$150,000 Distributed to Food Banks Across PA as Part of Consumer Protection Settlement with CVS

HARRISBURG – Five food banks serving communities across Pennsylvania have received a total of $150,000 as part of a consumer protection settlement between the Attorney General’s Health Care Section and the CVS Pharmacy chain, which addressed complaints about the sale of expired over the counter drugs, infant formula, baby food, dairy products and other food items.

The recipients include Philabundance, of Philadelphia; Second Harvest Food Bank of Lehigh Valley & Northeastern Pennsylvania, of Bethlehem; Central Pennsylvania Food Bank, of Harrisburg; Greater Pittsburgh Community Food Bank; and the Second Harvest Food Bank of Northwest Pennsylvania, of Erie. Each organization is receiving $30,000.

“A major portion of this settlement was a requirement that funds be distributed to community organizations that provide much-needed food and medical supplies to low-income families across Pennsylvania,” Attorney General Tom Corbett noted.

In addition to the funds that have been distributed to food banks, the settlement requires CVS Pharmacy to take a number of steps to prevent items from being sold after their listed “sell by” or “expiration dates.” CVS is also required to provide coupons for $2.00 off any future purchase to any consumers who find expired products offered for sale at a CVS store in Pennsylvania.

The settlement requires CVS to institute a system to ensure that expired products are not sold, including:

– Daily inspection of all dairy products at CVS stores.
– Regular inspections of other products and removal of items that are within 60 days of their expiration dates (This includes all items related to allergy treatment, baby feeding, children’s remedies, cold remedies, oral hygiene products, pain relievers, stomach remedies and all other over the counter drugs that contain expiration dates).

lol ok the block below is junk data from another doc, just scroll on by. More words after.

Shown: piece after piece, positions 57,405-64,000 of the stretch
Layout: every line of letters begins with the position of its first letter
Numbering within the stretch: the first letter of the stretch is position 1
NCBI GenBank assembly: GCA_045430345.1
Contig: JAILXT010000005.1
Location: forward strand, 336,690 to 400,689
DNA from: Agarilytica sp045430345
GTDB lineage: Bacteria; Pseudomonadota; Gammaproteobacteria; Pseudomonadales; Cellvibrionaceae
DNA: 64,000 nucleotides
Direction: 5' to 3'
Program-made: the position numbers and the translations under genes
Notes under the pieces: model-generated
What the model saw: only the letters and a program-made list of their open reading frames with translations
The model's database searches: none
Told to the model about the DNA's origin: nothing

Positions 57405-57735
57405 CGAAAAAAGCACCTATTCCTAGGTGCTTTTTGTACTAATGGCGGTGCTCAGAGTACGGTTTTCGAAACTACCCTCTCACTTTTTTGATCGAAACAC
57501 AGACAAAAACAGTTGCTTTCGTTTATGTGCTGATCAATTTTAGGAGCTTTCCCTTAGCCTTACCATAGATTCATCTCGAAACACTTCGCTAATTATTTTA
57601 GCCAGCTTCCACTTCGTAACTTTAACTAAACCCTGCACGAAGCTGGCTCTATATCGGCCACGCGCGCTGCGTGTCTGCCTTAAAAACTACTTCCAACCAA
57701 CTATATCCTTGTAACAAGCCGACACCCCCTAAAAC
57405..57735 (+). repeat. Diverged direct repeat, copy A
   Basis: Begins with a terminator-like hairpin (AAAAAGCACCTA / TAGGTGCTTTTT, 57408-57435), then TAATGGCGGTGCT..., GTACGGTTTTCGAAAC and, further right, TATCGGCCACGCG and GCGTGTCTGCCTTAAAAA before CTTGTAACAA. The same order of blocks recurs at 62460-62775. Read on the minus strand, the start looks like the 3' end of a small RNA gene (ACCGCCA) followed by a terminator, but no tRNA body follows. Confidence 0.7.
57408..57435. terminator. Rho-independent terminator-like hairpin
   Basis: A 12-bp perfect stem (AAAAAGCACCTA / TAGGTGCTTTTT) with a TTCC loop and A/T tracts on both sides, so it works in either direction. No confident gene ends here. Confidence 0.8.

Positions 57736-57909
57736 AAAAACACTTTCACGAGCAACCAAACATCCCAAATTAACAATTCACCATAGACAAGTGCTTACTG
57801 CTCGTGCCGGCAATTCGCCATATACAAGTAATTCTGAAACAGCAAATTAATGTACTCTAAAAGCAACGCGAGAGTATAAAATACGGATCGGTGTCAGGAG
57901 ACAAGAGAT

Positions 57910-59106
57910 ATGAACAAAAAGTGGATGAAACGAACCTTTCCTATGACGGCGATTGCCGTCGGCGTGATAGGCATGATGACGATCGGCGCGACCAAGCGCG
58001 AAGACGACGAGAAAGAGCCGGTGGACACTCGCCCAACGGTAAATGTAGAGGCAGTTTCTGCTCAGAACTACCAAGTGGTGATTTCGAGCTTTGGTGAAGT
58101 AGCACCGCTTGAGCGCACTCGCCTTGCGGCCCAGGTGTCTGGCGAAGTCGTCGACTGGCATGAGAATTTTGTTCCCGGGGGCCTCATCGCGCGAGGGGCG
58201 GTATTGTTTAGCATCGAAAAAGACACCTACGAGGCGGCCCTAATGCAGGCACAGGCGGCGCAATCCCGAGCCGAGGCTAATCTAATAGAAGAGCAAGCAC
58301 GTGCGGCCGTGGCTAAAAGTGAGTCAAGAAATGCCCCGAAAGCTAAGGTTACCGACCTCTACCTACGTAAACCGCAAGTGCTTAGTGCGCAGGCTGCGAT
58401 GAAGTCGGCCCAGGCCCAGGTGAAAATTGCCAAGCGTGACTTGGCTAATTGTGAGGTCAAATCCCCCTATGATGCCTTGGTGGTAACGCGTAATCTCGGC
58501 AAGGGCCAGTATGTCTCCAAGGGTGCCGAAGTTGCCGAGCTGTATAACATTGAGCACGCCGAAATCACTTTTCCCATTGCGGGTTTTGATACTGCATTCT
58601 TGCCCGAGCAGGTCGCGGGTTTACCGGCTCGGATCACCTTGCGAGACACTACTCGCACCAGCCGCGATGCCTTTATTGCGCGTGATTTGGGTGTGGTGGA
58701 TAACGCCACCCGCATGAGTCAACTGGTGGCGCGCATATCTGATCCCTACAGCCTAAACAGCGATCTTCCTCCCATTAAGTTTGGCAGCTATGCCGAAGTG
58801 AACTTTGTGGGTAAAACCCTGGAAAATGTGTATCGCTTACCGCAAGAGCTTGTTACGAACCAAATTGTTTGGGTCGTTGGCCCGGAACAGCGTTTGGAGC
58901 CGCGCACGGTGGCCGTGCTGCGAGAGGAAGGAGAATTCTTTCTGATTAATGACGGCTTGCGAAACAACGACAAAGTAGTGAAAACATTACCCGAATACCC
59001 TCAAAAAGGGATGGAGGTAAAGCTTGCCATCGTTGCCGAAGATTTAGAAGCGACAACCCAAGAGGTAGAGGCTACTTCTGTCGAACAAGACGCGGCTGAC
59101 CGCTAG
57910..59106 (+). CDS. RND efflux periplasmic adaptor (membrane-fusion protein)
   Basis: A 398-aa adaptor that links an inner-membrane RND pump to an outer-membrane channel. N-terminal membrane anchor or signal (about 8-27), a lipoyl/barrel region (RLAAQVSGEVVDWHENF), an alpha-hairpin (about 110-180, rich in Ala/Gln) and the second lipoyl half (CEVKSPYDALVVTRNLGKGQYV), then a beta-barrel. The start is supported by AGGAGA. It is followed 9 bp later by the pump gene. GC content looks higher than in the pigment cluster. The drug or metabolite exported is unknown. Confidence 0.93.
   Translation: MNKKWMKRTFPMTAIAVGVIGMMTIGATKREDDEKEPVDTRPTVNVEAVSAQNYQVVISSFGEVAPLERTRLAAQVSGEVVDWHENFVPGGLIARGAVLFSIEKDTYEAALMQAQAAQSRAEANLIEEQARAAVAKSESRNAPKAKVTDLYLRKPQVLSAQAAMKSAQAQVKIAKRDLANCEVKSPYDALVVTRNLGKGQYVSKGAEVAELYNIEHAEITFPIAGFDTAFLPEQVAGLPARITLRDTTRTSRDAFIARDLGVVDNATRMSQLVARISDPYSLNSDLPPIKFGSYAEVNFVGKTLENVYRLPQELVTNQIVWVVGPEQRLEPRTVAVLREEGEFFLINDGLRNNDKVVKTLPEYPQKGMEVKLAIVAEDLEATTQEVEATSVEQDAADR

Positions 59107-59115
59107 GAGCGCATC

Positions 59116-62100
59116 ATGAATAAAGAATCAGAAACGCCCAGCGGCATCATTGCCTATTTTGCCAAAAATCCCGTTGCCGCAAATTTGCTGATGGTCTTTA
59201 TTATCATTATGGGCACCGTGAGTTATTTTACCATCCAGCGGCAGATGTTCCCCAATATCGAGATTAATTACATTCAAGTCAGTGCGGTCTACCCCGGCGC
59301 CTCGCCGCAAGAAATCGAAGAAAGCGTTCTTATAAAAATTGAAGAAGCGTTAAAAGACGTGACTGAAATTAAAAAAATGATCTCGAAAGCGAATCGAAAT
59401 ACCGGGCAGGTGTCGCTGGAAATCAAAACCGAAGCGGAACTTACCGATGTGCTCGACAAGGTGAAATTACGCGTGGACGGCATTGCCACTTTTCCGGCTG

– Prominent notices in all stores reminding customers to check the “sell by” and “expiration” dates, and to notify CVS employees immediately if customers find expired products.
– Automatic prompts in store cash register systems requiring cashiers to verify expiration dates before items can be sold (expired products may not be sold).
– Training and certification for all store managers and employees involved in stocking baby food, infant formula, dairy products and over the counter drugs.
– Regular audits of CVS stores to verify compliance with the settlement.

Corbett said the settlement also included $100,000 that will be used by the Attorney General’s Office for future consumer protection and education activities.

Consumers with questions or complaints concerning expired products at CVS stores should contact the Attorney General’s Health Care Section at 1-877-888-4877 or file an online complaint using the Attorney General’s website, at www.attorneygeneral.gov (Click on the “Complaints” button on the front page of the website and select the “Health Care Complaint Form”).

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